Book Review

The Novel Approach to Sexuality and Disability

by Georgie Maxfield.

  During my career, I've written a lot of book reviews. Because my pre-retirement profession was higher education purchasing and materialsmanagement, I wrote reviews for boring technical publications like TheInternational Journal of Purchasing and Materials Management. Most ofthe books I was asked to review were about negotiating, value analysis, orelectronic data interchange. Frankly, I usually didn't find them terriblyexciting. Also, I usually didn't read each book in its entirety before I feltqualified to evaluate it. But Georgie's book was different! I found it veryexciting and I did read every word!

  Georgie Maxfield - a woman I've had the good fortune to know and workwith in the Amputee Coalition of America - is the driving force behind theNorthern Nevada Amputee Support Group. She lost a leg above the kneein a motorcycle accident ten years ago. Her recovery was complicated by anumber of other orthopedic injuries, so serious she was initially notexpected to live. But the same good humor, intelligence, and motivationthat show so well in her writing and in her professional work enabled herto recover and lead a life that has been an inspiration for hundreds ofothers who have also sustained limb loss.

  When I first received a copy of Georgie's book, I assumed that novelapproach meant different approach. After reading it, I realized that,although it is a different approach, novel means that it's written like anovel. Therein lies much of the book's considerable charm.

  Although the subject may be considered daunting, the conversationaland informal writing style makes this a book that's easy to read and hardto put down. There's even some hard core information about such thingsas below-the-waist anatomy, impotence, hormones, and "mechanical"solutions, but it's buried in the story and quite easy to take.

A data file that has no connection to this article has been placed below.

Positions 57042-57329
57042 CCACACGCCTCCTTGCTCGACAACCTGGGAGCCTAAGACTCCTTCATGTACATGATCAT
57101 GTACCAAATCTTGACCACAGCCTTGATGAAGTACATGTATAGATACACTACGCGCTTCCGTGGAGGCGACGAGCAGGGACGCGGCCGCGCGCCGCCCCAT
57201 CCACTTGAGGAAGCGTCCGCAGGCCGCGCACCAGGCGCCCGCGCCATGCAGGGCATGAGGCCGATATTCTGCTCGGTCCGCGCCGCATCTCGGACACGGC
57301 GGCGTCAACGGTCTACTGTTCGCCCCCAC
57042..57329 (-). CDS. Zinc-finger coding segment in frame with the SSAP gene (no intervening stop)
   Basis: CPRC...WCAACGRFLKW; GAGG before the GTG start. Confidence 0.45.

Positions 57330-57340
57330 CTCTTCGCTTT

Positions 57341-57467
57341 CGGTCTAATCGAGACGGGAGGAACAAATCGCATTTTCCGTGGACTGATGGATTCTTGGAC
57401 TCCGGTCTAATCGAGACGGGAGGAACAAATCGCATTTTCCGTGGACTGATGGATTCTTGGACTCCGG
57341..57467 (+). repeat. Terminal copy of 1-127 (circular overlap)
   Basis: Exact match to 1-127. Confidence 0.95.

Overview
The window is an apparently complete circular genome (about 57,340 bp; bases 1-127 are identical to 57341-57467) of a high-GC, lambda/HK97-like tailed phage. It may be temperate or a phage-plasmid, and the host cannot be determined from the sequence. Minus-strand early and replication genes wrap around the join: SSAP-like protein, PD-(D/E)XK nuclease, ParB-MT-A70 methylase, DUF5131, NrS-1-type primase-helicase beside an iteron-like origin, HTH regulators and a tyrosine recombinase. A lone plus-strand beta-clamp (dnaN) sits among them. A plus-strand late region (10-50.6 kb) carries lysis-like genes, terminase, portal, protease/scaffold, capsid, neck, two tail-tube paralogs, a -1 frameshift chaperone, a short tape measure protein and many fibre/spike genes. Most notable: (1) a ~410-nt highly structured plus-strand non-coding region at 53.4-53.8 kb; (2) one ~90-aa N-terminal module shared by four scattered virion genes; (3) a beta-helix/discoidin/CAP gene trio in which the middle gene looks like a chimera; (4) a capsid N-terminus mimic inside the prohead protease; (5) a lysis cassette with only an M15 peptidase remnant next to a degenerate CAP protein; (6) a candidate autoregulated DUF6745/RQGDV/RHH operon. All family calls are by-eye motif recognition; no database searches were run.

The "plot" is that Georgie (her book name is Glory) and a female friendwith a respiratory disability, after attending an unsatisfying seminar onsexuality and disability, decide to do their own research on the subject.They end up interviewing 125 people with disabilities (all Georgie's wereamputees) and this book contains some of their stories.*   There's Fred, an "invisible" amputee who left the city to have hissurgery and didn't return until he was rehabilitated prosthetically. Noone, not coworkers or friends, knows he's an amputee - and that's justthe way Fred wants it!
*   There's Tiny, a six-foot-four Paiute Indian, who has a fifteen year-old,worn out, worthless wooden leg. He has to use crutches and "no womancomes to me." Tiny drinks beer and throws rocks at trains.*   There's Walt and Frances, married 54 years. Frances recently lost a legafter being bitten by a brown recluse spider. Walt and Frances don'tconfuse love with sex.
*   There's Rita, who lost both legs and parts of a hand due to a rare blooddisease. She used to be five-foot-nine and "all legs." Now she's five-foot-seven and, remembering "who I was," doesn't like it a bit. Rita'smany suitors "disappeared into the woodwork" about the same time shehad her surgery.

  These are really interesting characters and stories - and there are more.All of them have a point to make about sexuality and recovery fromamputation. And the points are made with good humor and style.

  Georgie writes a lot about her husband, Don (his book name is Dan) -with whom she is obviously deeply in love - and even about a few of herown emotional coping problems and formulae for recovery. An example:She and Dan have developed their own "Cardinal Rules" over the years.One is, "The least you can do is try to act normal." Others are:

With an ability to see life like she does, it's no wonder Georgie's so healthy!

For a copy of The Novel Approach to Sexuality and Disability, send $7.95 toThe Northern Nevada Amputee Support Group, 710 Marian Way, Sparks,NV 89431

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